When did you start teaching and what gave you the bug for it?
Right after my first NZAPP, I must have been about two years into pole. I’ve been teaching for eight years. I didn’t know that I had the confidence to do it, but I knew that I loved pole enough and that I was invested enough in what I was doing. I remember my first ever warm-up where I couldn’t name any of my limbs because my brain was panicking so much. I had to cut past all of that shyness – sometimes you do say dumb things and it’s okay.
It was as soon as I saw someone do something for the first time that I really got excited, but it’s been watching someone feel differently for the first time that has got me hooked and kept me really hooked. It could be someone looking in the mirror and being excited because they can see this person moving in a way that they didn’t think they could, or someone who has stopped looking in the mirror because they’ve stopped picking themselves apart, they’re seeing their body for what it can do.
When and why did you open Empire Aerial Arts?
The energy for it came from me wanting to incorporate everything I’d learned from all the other studios I’ve been to and places I’ve taught, and join the experience from all of the workshops I’ve done and try to pull it all into a curriculum that I could curate for the students in a way that I’ve seen work.
When it should have been was April 2020, and that was a wee bit of heartbreak, but a pick-yourself-up-and-deal-with-it moment. I had a wonderful location, a space that had room for hoops as well as poles, and I was so ready. But then lockdown came and I had to give up the location.
And then in 2021, when Polaris was winding up, I was still looking for a space but not massively actively. That transition happened quite naturally. I’d been teaching at Polaris since I’d come back to Wellington and I was quite comfortable with the space.
What have been some of the joys and challenges of starting a pole studio during COVID-19?
The best moment, the first moment it stopped feeling terrifying was when I watched a bit of paint go on the wall. And having some wonderful students pitch in and help decorate the studio made the space come together.
The challenges have been many. It’s been particularly hard not having my parents around [they live in Singapore]. I haven’t seen them since Christmas 2019. It’s little things like having to go to Bunnings 25 times in one day. Dad would have that screwdriver, that tape measure, that ladder!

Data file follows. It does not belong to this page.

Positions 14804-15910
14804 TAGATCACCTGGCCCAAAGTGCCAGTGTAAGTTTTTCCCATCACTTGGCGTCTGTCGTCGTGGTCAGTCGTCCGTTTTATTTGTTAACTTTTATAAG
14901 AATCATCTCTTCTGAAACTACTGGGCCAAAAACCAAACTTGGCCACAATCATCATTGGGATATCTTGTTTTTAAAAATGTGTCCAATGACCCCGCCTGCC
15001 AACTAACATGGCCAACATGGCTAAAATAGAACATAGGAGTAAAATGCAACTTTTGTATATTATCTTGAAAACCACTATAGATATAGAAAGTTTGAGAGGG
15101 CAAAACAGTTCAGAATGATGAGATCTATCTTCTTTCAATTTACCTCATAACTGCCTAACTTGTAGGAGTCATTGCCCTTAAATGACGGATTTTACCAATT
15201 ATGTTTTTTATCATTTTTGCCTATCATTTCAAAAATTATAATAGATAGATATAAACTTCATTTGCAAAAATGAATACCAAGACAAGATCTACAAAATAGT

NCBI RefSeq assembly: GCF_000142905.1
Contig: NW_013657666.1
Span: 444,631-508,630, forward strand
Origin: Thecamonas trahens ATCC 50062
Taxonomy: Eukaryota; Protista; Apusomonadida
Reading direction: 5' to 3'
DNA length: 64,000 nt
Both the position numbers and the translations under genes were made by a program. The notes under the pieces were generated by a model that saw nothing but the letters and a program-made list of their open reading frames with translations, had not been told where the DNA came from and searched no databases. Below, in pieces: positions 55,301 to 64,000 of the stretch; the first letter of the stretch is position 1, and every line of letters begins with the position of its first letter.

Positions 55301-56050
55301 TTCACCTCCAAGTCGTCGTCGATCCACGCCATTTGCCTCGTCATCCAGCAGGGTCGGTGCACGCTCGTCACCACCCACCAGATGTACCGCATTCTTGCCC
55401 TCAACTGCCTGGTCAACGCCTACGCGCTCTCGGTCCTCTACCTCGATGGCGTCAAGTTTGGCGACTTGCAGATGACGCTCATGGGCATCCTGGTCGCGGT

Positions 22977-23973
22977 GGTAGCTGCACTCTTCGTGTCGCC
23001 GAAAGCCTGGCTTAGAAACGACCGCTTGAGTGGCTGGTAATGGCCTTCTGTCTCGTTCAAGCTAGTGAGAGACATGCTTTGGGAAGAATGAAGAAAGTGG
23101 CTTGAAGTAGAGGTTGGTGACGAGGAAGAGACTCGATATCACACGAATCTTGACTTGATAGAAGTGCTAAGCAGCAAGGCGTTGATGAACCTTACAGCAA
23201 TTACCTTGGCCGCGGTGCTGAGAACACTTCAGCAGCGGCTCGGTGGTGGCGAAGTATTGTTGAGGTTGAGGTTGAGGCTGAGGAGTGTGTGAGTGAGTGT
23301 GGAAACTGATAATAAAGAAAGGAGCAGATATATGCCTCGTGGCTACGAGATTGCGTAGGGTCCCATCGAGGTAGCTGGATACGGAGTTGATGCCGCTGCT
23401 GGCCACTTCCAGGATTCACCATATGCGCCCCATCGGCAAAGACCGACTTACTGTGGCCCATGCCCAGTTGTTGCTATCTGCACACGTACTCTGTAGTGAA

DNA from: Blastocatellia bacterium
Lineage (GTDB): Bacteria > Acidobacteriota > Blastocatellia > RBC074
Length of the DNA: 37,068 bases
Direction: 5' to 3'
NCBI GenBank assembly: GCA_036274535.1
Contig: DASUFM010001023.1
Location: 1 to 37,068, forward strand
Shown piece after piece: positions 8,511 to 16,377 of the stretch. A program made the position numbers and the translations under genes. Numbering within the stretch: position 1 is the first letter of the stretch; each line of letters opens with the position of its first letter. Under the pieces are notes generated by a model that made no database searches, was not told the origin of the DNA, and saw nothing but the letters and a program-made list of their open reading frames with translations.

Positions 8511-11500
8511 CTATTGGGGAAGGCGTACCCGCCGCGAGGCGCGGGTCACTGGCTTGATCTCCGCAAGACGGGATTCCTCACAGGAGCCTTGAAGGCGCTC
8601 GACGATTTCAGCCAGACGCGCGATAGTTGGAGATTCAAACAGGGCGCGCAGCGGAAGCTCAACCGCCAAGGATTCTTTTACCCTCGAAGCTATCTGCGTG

We didn’t know where this pandemic was going and what was going to happen. Do you keep going, what do you do? Being the one who has to drive this, to make every choice and every decision myself, has been the hardest part.
What sort of classes do you offer at Empire?
Such a range! Because of lockdown we delved into the online world to make things more accessible for people. There are pole dance classes from absolute beginner level to advanced level, pole choreography classes, leg and butt conditioning classes, flexibility classes, splits classes, a lovely foundational dance class with Helen [Loveridge] – who is giving me the foundation too that I never had. And there’ll hopefully be private aerial classes coming soon.
How has New Zealand’s pole landscape changed since you set out 10 years ago?
A lot! The hardest moves when I was first learning are now expected tricks at a certain point. I think that puts a lot of pressure on some of the newer students now, because ‘back in my day’ we didn’t have Instagram to worry about. We weren’t comparing ourselves to everyone as much, because we couldn’t. If you’re newer, you have more of these ideas about the crazy high-level tricks and the amazing things that are possible. It’s awesome that all these things are possible, but it can be quite hard to remember that everyone’s journey happens at its own pace. Particularly if you’re starting something as an adult, your body needs time to get used to it.
In Wellington, the community has been awesome. It’s grown, there’s some beautiful boutique studios all around the city and in the suburbs as well, everyone’s got their own style.
What are some of the common misconceptions people have about pole?
These days more people seem to have heard more about it or seen it on those Got Talent shows. It’s something I don’t come across as much now. Usually people say ‘Wow, that’s really hard!’ which is not a misconception at all [laughs].
What would you say to someone who’s thinking about trying pole?
Do it! It is a journey. It can be challenging if you want it to be, it can be a fun, social after-work activity, a way to get or keep fit, a way to get more comfortable with dance and movement. It can be whatever it is that you would like to get from it. Give it a go. You might still have no idea what you’re walking into, but your teacher knows that. Your teacher was you once!